Protesters make small impression on rally attendees

During the Trump rally Friday night, protesters gathered outside to demonstrate their disapproval of his political policies with signs and chants. ORACLE PHOTO/JACKIE BENITEZ

With hand-painted signs and synchronized chants, many of those in opposition to presidential hopeful Donald Trump came to his rally at the Sun Dome on Friday to get their message across, without any of the violence seen in recent political demonstrations.

“Our message here today is that we are protesting the presence of racist politicians on campus,” Taina Pantoja, a member of Students for a Democratic Society (SDS), said.

With Trump supporters outnumbering the protesters, a group of about 50 students from SDS lined up along Alumni Drive before the event to greet cars and passengers entering the Sun Dome.

“We just want to talk,” one demonstrator said over her loudspeaker to those showing favor to the Republican hopeful.

Although they were boisterous in their chants and ideas, Pantoja, and her group had no thoughts to leave their spot, about 200 yards away from the Sun Dome’s front doors, believing it was “for the best.”

Steph Alister, another protestor, also felt it was better to stay put than to set foot outside the designated area.

“I feel like some people might have been scared,” Alister said. “We did receive threats earlier today. I’m an international student, and I am here because I stand with the international community. Trumps points about immigration hit us close to home.”

The rally drew over 10,000 people, with many of those openly voicing their stance.

“We are here as Muslims in support of Donald Trump,” Mohhammed Yakoubi, mass communications major, said. “There are too many Muslims in America that are criticizing Donald Trump just because he is calling it as it is.”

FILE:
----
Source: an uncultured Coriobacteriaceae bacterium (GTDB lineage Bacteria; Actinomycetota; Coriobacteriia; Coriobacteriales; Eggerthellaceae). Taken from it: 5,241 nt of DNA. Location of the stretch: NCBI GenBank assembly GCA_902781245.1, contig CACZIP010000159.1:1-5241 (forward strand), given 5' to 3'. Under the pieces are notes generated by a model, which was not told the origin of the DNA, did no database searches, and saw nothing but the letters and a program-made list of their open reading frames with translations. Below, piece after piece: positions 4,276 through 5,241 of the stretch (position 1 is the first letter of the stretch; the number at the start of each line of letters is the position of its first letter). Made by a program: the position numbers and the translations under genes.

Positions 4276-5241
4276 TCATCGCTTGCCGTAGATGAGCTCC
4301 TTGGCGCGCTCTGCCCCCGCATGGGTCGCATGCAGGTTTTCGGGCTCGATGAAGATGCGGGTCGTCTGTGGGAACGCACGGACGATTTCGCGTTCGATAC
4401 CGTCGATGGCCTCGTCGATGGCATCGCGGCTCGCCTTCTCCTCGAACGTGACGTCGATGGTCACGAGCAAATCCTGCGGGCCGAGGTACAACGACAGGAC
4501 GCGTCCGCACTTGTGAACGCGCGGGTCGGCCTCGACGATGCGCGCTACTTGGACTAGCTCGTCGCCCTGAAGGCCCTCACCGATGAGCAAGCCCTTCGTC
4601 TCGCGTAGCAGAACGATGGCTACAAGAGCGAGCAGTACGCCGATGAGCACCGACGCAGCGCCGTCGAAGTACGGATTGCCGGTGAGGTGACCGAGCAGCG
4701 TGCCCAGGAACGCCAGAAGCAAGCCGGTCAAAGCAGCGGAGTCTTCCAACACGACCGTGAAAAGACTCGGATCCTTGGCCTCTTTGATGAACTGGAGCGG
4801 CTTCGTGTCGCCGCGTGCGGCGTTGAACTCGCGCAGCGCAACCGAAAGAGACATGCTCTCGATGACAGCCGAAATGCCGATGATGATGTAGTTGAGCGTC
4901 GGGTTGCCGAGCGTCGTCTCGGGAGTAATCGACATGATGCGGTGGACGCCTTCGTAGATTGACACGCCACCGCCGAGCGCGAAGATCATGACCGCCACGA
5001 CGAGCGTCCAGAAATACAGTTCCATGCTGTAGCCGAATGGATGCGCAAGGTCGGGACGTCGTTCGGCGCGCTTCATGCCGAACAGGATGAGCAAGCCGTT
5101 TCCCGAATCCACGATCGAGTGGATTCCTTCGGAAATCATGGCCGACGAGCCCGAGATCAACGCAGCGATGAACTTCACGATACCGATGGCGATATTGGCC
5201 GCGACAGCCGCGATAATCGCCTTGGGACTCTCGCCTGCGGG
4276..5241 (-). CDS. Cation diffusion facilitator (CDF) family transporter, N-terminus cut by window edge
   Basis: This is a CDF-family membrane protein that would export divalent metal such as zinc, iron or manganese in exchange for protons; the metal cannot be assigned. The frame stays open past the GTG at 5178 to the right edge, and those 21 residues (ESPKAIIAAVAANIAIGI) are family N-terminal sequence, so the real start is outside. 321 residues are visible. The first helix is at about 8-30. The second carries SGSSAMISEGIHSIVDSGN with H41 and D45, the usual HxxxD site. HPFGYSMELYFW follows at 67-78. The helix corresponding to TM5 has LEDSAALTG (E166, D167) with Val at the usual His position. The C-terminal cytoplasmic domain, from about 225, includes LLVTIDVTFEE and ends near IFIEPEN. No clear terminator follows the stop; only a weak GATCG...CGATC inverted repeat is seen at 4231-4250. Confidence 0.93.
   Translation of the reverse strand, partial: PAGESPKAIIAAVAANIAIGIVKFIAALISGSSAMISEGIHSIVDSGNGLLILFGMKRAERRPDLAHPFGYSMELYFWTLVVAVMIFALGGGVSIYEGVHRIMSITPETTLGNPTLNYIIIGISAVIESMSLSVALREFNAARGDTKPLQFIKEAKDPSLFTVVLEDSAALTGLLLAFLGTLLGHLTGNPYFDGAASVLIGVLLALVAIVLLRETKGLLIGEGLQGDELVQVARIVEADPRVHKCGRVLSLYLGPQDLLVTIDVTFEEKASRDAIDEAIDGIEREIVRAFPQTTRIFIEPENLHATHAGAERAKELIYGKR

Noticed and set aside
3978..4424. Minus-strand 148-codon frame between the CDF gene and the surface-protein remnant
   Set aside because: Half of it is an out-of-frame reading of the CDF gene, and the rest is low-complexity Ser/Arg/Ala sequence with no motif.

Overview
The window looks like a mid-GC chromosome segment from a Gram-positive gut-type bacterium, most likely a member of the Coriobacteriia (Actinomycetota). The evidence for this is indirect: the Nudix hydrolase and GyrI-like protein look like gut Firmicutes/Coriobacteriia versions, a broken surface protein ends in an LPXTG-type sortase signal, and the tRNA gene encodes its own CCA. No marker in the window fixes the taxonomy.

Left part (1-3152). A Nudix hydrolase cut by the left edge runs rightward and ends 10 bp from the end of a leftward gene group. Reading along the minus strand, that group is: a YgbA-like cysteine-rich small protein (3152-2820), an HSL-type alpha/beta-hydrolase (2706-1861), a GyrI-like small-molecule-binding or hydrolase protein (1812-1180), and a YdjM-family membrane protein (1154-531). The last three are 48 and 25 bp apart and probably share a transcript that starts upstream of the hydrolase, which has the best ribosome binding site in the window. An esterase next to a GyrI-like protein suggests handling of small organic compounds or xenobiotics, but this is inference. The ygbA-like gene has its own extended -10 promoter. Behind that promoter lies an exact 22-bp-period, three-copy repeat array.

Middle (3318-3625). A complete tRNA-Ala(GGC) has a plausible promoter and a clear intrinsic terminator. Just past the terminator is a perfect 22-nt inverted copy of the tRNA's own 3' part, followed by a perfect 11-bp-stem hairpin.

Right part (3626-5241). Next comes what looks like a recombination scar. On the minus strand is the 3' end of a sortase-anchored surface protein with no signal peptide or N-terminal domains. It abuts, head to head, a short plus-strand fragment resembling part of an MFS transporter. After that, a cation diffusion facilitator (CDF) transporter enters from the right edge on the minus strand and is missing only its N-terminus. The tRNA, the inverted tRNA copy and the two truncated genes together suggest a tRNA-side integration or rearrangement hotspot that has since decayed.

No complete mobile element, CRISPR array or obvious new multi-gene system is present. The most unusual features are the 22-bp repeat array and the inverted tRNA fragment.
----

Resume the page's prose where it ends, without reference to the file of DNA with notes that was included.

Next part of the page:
Other protesters sympathized with the anti-xenophobic cause.

“Trump is the representation of everything wrong with the human experience; from racism, to just plain ignorance,” Steven Russo, a junior majoring in civil and financial engineering, said. “I have a lot of Muslim friends, and I came out here with these guys because they have a strong presence on campus and they are fighting for their rights as they should.

“No one should have to fight for their rights in the United States.” 

At a mid-October rally for Trump in Virginia, supporters of the Republican front-runner confronted, grabbed and spit on a protestor, even as authorities were escorting him out.

The only reported disturbance at Friday’s rally wasn’t nearly that extreme; one protestor inside was escorted out after waving a sign that read, “Racism is not public policy.”

Still other protesters simply objected to the candidate’s current lack of clarity on key campaign platforms.

“I don’t agree with Trump’s policies, however I would prefer a candidate that does what he says and says what he means rather than a candidate that butters people up with lies,” Benjamin Thomas, a sophomore majoring in microbiology, said.

And while Trump’s personal appearances have been polarizing, some protesters felt they were able to see his point.

“I think Trump is racist but I think his point about keeping terror suspects out of the country is a valid one,” Peter Nguyen, computer engineering major, said. “It might not be politically correct but a lot of what he says makes sense.”

With Florida’s presidential primary due in March, it can be expected that candidates from both parties will be visiting the state.